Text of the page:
Sir Walter Ralegh

A favourite of Elizabeth I, explorer and writer, Ralegh also attempted to establish colonies in America. He played a brilliant part in expeditions to Cadiz in 1596 and the Azores in 1597, and made several attempts to find gold in South America. He is credited with introducing tobacco and potatoes to England. Alternately in and out of favour with Elizabeth I, he was finally executed by James I for attacking the Spanish against his orders. His surviving literary works include the History of the World (1614) and a number of poems.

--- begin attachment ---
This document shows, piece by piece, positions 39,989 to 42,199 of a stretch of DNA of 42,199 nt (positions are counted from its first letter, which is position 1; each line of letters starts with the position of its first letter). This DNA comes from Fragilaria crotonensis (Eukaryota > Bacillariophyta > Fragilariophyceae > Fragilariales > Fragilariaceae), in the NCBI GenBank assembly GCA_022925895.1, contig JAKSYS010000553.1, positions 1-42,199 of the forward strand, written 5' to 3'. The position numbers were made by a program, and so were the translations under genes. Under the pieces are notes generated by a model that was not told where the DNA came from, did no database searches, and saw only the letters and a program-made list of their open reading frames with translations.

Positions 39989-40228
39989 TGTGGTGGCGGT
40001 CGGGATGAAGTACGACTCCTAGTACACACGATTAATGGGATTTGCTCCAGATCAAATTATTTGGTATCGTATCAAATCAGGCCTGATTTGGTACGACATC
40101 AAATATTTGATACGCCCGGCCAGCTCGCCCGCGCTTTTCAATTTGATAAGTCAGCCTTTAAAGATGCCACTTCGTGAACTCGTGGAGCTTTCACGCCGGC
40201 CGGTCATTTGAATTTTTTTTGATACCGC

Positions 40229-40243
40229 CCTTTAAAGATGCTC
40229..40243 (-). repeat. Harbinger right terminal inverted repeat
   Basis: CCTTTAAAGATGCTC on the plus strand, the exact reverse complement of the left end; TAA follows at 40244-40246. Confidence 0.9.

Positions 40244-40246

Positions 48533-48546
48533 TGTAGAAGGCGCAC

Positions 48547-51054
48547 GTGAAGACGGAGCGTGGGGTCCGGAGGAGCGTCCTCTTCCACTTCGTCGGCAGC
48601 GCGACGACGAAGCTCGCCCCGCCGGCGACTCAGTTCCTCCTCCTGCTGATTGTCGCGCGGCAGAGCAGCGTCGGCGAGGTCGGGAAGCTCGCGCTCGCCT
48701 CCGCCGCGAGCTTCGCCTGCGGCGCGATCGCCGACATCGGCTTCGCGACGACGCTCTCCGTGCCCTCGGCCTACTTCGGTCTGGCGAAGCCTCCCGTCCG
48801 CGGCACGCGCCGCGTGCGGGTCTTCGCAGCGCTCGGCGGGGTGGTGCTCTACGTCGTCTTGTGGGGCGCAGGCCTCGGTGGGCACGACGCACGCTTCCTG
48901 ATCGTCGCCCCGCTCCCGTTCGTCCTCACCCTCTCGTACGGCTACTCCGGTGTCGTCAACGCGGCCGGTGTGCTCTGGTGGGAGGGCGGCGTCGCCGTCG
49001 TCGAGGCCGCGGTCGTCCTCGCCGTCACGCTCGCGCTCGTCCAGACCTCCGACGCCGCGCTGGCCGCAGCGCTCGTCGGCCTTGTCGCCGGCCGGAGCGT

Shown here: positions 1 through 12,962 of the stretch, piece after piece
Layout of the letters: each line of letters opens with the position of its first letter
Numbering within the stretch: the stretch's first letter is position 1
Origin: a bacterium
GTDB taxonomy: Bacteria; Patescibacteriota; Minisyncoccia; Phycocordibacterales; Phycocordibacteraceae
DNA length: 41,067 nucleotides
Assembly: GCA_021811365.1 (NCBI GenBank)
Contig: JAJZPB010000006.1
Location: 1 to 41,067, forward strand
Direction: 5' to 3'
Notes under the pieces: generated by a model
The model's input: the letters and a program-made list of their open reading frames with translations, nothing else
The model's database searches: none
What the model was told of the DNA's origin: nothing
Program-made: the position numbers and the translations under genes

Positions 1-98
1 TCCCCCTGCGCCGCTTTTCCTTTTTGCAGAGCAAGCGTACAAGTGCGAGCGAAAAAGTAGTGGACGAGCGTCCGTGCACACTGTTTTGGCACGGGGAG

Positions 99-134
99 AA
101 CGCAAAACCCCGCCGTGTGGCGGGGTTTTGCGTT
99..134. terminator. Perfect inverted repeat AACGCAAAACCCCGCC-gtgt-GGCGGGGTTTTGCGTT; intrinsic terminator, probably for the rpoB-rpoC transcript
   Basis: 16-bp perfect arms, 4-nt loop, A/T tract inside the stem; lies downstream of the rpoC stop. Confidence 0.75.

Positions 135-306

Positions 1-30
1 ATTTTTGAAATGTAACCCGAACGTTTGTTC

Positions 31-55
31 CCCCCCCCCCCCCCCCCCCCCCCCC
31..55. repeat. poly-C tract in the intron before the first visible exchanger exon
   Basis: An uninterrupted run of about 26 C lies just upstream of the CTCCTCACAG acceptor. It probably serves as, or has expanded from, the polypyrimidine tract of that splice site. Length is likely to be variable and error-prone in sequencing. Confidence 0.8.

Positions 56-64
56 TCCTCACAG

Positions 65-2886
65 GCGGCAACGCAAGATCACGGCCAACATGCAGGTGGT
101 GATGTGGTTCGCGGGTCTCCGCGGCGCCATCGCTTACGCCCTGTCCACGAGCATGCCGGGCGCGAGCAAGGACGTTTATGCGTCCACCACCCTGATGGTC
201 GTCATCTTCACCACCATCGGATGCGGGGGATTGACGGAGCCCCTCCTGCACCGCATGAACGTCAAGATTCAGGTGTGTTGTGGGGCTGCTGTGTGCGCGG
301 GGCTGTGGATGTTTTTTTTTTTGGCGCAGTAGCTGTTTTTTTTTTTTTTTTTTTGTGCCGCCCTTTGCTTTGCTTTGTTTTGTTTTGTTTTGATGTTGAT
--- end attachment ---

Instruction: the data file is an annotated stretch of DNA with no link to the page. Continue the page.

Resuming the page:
Towards the end of the sixteenth century it became fashionable for members of the aristocracy to have one or more enslaved Africans among their household servants. One of the early creators of this trend in the 1590s was Lady Ralegh, the wife of Sir Walter. Owning and displaying an African slave became very fashionable and remained a popular indicator of status well into the eighteenth century. Just one example is Mignard's portrait of the Duchess of Portsmouth with an unidentified young African, which begins this trail in the Main Hall of the Gallery.

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